litbonanza.jpgWe have been on this pilgrimage for two weeks already. My feet are sore and raw, my skin nut-brown and three inches thick with grime. I stop to wipe the sweat from my face and taste salt. Sandstone hoodoos dance at the edge of my vision, nodding their mushroom-cloud heads like drunken men. Before me, the river of people moves sluggishly, scraping dusty paths through the gutted canyon. At first, there was laughter and music, but we are all silent now. The ground we have already traveled is littered with metal and plastic, palm pilots and ipods that ooze slightly in the heat—all the things we have abandoned because they are too heavy to carry.

We stop twice to rest, once at dusk and once at noon, when we press ourselves into the sandstone shadows and sleep. Often, it is too hot and we can only sit and blink at the sun traversing its zenith. After a time, there are always speeches. White-robed and pale-skinned, our leaders materialize mirage-like from the shimmering horizon. Look where we will be, They cry. Look where we are going. They wave fervently at the grey pillars, the white columns of smoke that mark the electric blue sky. The words echo in our uncomprehending ears. Endless power. Clean energy. Plutonium. Atomic age. Nuclear future. We stare dumbly at our distant Mecca, silently thrusting steam into the air. The old man behind me expels an angry breath. I think I hear the word, Chernobyl, and wonder if it’s a twentieth century curse. I don’t ask.

I remember learning about the atom as a child. A saccharine-voiced teacher stands before us. “Now, who can tell me what this is?” she beams at us in vacant expectation. The projected model that hovers behind her hums gently in the stale air. “Nucleus,” we say back dutifully. “Proton. Neutron. Electron.”

We learn about fusion and fission. How to break an atom apart and put it together again like some child’s toy. We stare, entranced, at the model, splitting and reforming before us, glowing neon orange and ember red as energy is lost and gained, lost and gained. We are only children and it is just a game. We laugh—all but one boy in the back who begins to cry. His parents are biochemists and told him once that all things are made from atoms, even humans. He has nightmares of being pierced by flying neutrons and shattering into atomic fragments.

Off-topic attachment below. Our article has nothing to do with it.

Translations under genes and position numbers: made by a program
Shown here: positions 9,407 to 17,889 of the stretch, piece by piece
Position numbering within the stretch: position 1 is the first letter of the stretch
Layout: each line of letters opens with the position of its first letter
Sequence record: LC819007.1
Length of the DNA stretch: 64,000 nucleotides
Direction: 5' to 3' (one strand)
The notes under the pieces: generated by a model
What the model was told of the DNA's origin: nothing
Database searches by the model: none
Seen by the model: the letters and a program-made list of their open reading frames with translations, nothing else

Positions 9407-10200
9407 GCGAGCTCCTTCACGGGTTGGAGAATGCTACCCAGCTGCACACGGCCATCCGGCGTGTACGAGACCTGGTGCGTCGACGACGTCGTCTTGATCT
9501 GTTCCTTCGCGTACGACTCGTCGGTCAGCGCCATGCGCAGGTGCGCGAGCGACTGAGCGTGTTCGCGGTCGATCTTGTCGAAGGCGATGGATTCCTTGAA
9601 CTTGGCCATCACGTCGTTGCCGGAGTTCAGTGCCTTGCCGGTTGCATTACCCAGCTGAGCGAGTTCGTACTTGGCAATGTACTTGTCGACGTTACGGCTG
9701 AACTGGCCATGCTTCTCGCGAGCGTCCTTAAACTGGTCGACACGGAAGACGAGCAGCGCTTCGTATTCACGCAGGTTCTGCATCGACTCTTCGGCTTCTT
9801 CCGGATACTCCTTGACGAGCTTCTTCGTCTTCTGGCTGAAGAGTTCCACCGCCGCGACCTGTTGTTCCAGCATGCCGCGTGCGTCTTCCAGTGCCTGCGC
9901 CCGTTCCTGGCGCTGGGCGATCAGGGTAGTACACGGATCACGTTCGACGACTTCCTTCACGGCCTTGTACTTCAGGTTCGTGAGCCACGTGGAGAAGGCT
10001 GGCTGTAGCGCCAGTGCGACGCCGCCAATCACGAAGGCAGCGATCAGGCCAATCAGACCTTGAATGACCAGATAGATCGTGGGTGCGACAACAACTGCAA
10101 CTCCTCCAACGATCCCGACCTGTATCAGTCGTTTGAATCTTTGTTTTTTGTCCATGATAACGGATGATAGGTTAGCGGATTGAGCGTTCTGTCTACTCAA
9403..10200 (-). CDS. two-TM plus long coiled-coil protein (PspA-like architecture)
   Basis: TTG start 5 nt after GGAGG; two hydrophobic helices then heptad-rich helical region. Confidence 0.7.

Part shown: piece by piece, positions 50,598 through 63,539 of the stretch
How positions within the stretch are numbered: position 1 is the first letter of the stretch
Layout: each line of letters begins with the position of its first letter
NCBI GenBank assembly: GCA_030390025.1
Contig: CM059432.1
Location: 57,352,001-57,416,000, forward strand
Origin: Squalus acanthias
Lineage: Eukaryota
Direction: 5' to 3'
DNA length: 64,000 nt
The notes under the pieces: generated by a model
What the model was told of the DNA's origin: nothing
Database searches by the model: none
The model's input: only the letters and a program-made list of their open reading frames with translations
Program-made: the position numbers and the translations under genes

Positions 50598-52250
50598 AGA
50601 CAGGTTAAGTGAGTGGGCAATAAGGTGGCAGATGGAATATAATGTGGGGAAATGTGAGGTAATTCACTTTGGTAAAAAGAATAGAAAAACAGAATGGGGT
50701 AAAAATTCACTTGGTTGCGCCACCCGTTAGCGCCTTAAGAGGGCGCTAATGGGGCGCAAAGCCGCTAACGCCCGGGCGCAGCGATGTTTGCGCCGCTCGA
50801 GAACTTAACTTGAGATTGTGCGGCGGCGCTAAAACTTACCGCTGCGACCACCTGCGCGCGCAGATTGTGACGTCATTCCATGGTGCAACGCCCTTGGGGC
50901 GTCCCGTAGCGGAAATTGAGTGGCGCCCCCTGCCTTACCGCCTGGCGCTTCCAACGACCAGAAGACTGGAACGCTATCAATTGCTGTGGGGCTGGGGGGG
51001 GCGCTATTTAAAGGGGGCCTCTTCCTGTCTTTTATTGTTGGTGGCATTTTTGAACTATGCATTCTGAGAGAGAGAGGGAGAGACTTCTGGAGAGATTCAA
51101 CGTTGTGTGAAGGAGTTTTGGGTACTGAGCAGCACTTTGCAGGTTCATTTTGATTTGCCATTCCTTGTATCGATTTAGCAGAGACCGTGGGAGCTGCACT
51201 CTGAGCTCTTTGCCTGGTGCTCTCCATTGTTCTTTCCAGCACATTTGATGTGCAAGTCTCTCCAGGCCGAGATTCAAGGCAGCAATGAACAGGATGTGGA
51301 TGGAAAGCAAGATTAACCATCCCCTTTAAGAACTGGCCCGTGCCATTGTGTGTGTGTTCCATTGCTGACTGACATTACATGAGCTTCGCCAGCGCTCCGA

Our textbook confirms his fears. All matter is comprised of atoms. This is the epiphany of the new millennium, proclaim our teachers and politicians, the beauty of the atomic age. Now everything is uniform. Now everything is understandable and definable, reduced to its lowest common denominator. We no longer need myths and legends to explain the world to us. We no longer need (the idea of) God.

The noontime speeches continue. They grow in force, becoming almost feverish. For forty days and forty nights we have crossed this barren desert, this vast wasteland without water or beauty, but do not despair! The future is bright! Our journey is ending! In the sun, the words feel threadbare and wrinkled, secondhand and shopworn. I look at the landscape They dismiss so thoroughly. Towering monoliths, flattened by the endless space, throw their shadows against the hot stone. Ossified spears thrust from the cracked earth and impale the sky. A ribbon of ochre and rust ripples through the granular rock, winding its way through crevices and gullies. The dust here is the colour of dried blood.

I think of the fossil I found the other day, lying at the foot of an adamant shelf. It was flat in the cool moonlight, like a flinty scale sloughed from some giant primordial snake. I picked it up to feel its sandpaper smoothness beneath my blistered fingers and found instead the imprint of a prehistoric crab. I cradle it now, gently, in my hands, its concave stomach turned to the sky, limbs frozen in frenzied motion. For the first time on this journey, I am in awe. We learned about these creatures in high-school biology. How they roamed the earth millions of years before us, discovering its secrets when our vertebrate ancestors still breathed water. I think of the layers of canyon that surround me, built from the petrified skeletons of all those living things that came before, rich with a hundred worlds that no longer exist. In my mind I see ghostly trilobites combing the Cambrian landscape, scuttling to and fro in the velvet dark of a Silurian night.

I slip the rock into my pocket. Soon we will begin to walk again. The speeches are over. The men who lead us have disappeared once more. The rest of us unfold our bodies from the ground and turn towards our future, rising like a tower of Babel over the jagged skyline.

Related Topics


Sarah Andersen is both a wave and a particle.